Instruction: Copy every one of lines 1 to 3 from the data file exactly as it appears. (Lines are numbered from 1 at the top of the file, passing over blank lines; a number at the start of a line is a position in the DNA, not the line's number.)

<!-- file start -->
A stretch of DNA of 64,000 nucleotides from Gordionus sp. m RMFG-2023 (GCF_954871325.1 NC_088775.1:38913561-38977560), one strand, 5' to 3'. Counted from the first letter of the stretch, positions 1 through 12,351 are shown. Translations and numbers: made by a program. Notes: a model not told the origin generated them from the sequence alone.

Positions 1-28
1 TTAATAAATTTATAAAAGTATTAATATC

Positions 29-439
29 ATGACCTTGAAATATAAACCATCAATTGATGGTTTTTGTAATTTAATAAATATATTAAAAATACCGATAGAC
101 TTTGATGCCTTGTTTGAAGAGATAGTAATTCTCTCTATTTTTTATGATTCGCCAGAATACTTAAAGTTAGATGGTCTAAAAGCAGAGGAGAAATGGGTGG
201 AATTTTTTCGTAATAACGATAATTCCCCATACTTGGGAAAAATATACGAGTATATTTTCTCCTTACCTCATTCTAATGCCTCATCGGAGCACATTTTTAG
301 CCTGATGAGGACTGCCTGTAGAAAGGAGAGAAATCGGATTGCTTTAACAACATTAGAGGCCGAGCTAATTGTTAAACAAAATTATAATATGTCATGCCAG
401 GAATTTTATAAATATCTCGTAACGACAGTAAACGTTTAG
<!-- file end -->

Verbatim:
A stretch of DNA of 64,000 nucleotides from Gordionus sp. m RMFG-2023 (GCF_954871325.1 NC_088775.1:38913561-38977560), one strand, 5' to 3'. Counted from the first letter of the stretch, positions 1 through 12,351 are shown. Translations and numbers: made by a program. Notes: a model not told the origin generated them from the sequence alone.

Positions 1-28
1 TTAATAAATTTATAAAAGTATTAATATC